Drug-resistant malaria spreading in East Africa

An international group of researchers has found that malaria that is resistant to one of the most effective drugs to treat it is spreading rapidly in East Africa.

Malaria, a disease caused by protozoa carried by mosquitos, is regarded as one of the three major infectious diseases, along with tuberculosis and AIDS. The World Health Organization says that every year, more than 200 million people around the world are infected with malaria, and more than 400,000 people die from it.

A group including researchers from Japan's Juntendo University and Uganda's Gulu University studied the spread of artemisinin-resistant malaria in Uganda. They released the results of their survey in The New England Journal of Medicine.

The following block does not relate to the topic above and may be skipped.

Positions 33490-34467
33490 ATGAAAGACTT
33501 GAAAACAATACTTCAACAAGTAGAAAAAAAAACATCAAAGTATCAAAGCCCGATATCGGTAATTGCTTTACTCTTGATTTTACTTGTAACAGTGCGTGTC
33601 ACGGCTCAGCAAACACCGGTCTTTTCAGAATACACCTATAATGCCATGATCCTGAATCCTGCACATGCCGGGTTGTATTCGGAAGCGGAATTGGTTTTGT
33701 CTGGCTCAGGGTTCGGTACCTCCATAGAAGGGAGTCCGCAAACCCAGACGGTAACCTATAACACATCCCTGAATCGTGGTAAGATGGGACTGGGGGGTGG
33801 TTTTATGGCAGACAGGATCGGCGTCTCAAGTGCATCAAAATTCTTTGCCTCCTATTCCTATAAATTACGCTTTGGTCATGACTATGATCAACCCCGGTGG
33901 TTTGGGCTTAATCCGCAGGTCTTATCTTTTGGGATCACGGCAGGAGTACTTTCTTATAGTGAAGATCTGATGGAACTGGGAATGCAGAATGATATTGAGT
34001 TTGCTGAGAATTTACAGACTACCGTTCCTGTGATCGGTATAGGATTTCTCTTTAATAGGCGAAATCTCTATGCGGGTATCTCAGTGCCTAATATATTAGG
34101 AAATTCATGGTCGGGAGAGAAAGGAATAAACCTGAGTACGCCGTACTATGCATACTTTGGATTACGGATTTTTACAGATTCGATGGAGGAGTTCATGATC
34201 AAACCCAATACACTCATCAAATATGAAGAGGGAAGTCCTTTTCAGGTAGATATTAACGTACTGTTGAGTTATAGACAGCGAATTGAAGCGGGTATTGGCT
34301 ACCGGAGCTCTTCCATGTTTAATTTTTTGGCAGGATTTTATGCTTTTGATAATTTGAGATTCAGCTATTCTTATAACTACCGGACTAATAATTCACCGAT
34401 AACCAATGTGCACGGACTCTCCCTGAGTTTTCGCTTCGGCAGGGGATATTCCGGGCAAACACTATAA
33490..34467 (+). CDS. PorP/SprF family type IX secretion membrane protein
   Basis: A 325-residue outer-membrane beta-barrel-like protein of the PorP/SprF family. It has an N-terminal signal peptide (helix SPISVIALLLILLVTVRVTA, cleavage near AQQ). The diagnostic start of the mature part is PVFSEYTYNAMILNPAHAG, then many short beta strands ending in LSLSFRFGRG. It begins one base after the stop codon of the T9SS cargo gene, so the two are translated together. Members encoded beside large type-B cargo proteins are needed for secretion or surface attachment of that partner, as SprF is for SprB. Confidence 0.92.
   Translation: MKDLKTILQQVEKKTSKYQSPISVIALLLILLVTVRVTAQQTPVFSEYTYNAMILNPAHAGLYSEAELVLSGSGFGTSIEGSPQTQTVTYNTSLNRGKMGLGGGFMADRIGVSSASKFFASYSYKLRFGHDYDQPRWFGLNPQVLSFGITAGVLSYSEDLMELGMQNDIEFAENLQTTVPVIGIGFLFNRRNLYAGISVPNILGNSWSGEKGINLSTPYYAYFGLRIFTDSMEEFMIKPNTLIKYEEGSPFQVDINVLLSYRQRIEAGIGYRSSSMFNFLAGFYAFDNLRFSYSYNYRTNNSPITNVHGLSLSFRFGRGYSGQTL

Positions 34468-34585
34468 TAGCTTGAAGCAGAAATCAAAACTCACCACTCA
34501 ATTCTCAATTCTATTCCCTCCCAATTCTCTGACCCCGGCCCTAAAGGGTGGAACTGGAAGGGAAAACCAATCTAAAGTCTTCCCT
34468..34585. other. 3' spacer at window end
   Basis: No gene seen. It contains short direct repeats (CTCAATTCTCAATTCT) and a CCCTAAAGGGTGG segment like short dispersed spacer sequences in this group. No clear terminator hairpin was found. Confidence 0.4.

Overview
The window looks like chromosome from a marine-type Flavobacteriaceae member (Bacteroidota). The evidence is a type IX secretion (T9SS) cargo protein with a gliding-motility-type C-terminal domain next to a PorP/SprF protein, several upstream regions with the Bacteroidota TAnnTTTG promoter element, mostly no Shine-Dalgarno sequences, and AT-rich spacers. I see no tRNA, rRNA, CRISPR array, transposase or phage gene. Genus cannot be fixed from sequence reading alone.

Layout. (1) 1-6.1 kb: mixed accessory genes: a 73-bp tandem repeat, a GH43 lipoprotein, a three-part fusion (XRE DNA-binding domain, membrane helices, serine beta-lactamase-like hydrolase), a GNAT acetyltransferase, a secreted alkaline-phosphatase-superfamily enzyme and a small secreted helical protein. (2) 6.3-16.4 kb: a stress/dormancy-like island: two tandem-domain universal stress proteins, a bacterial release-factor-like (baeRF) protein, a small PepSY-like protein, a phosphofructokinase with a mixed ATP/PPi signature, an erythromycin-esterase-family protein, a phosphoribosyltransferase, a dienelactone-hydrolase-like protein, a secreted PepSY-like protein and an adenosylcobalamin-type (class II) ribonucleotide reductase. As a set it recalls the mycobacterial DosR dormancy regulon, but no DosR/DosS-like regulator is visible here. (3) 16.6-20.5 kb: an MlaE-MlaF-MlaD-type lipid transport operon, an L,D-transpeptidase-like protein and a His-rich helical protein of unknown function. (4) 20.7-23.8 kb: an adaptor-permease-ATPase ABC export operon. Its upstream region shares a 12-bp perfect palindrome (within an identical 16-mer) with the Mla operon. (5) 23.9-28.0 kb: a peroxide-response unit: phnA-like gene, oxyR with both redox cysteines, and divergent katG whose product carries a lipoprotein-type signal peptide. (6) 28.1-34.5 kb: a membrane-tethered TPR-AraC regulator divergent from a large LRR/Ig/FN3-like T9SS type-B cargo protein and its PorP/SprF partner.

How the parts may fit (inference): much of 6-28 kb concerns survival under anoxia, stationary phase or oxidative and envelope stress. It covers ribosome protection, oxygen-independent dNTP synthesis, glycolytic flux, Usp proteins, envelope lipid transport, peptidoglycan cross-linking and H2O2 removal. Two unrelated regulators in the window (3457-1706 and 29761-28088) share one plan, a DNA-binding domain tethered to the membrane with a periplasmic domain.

The group says 14 patients, or 5.8 percent of the 240 patients studied, showed evidence of artemisinin resistance. Thirteen of the 14 patients were infected with parasites with characteristic mutations associated with artemisinin resistance.

While no patients were found to have these mutations in blood tests conducted in 2015, 16 percent of those tested in 2019 were found to have them.

The research group first reported the emergence of artemisinin-resistant protozoa three years ago. The group says the latest study confirms that artemisinin- resistant malaria is actually spreading.

Professor Mita Toshihiro of Juntendo University says a system to monitor drug-resistant malaria and the development of other drugs are needed.